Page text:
Catching up on my inbox, I noticed an interesting article from Undertone’s Alan Schanzer last week on AdExchanger. Credit to Mr. Schanzer for trying to help media buyers differentiate between networks; it’s a crowded market with lots of overlapping claims and capabilities. Unintentionally, however, his article does more to clarify how little first generation ad networks can do to maintain media quality and protect clients’ brands than it does to provide useful advice for the media buying community.
Mr. Schanzer claims that, “when selecting a network, business practice transparency is far more important than site transparency” and focuses the reader on two bad business practices that site transparency does not prevent: URL padding and daisy chaining. He’s correct of course that site transparency doesn’t address either issue. But it’s not exactly news that lying about site breadth or buying in a completely uncontrolled manner are bad business practices. If avoiding them is even enough to be table stakes then it’s a low limit game. Sophisticated buyers demand (and get) a lot more from their most important partners, and have for years.
Mr. Schanzer is 100% correct that, “a site list alone will not protect your brand”. But he doesn’t get down to the real threat to your brand: objectionable content. Nor does he discuss the fact that objectionable content is not just a site-level (publisher) problem, it is a page-level problem (i.e., there are pages on the very best publisher sites that have objectionable content, which can arise in an instant by way of user generated comments) and because it is a page-level problem it takes serious technology to solve. That’s why Brand.net has invested millions of dollars over the last 18 months in our pioneering page-level filtering platform, SafeScreen, which launched in Q109. That’s also why I wrote a detailed article for iMedia in September on the criticality of ensuring quality at the page-level and posted a more recent follow-up that discusses some major problems with emerging 3rd party technologies that claim to address this issue.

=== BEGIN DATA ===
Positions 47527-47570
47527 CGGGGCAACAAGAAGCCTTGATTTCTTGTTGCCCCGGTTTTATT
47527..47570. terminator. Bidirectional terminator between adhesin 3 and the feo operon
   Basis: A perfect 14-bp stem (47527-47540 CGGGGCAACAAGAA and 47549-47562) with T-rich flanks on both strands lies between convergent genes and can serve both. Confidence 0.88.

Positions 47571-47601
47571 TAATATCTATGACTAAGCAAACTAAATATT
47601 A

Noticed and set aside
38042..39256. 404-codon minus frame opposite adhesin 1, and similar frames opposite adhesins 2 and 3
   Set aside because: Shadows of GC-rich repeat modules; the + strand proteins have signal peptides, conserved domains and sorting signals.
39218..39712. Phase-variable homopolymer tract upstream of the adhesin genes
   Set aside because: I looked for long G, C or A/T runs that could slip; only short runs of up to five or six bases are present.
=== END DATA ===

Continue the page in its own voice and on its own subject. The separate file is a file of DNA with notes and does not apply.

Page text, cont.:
Having said all of that, I am surprised that late in 2009 Mr. Schanzer would want to draw attention to the weakness of a site-based approach to managing quality. Particularly when Undertone’s quality “guarantee” is framed 100% in terms of site selection. Read it carefully. Undertone does not guarantee that it will keep clients’ ads away from objectionable content. It merely guarantees that clients’ ads won’t run on a site that is not certified as an Undertone Quality Publisher (UQP). This commitment is almost meaningless because (at least on this page) UQP is undefined outside of a few vague criteria. As written, Undertone could call a “professionally produced and aesthetically desirable” porn site an UQP and not payout under the “guarantee”.
Of course Undertone would not act in such bad faith, but by framing its quality “guarantee” in terms of site selection and saying nothing about page-level quality, it reveals either a fundamental misunderstanding of the key quality issue that sophisticated media buyers are focusing on today, or the lack of technology required to deliver a best in class solution. It’s pretty clear it’s the latter, because at the bottom of the same page the fine print specifically and explicitly carves out a safe harbor for ads that end up next to objectionable content on pages of UQPs. In other words, Undertone is saying that if they place your high end beauty, food product or premium diaper ad next to the F-word (or worse) in a user comment that appears on a top women’s site, they’ve successfully completed their job as your media partner. At Brand.net we certainly wouldn’t want to try to explain that to one of our customers and SafeScreen means we won’t have to.
I propose a New Year’s Resolution for the industry: let’s elevate the dialog from trading marketing claims of little or no practical utility to active discussion and execution of the cutting edge solutions that sophisticated clients demand and deserve.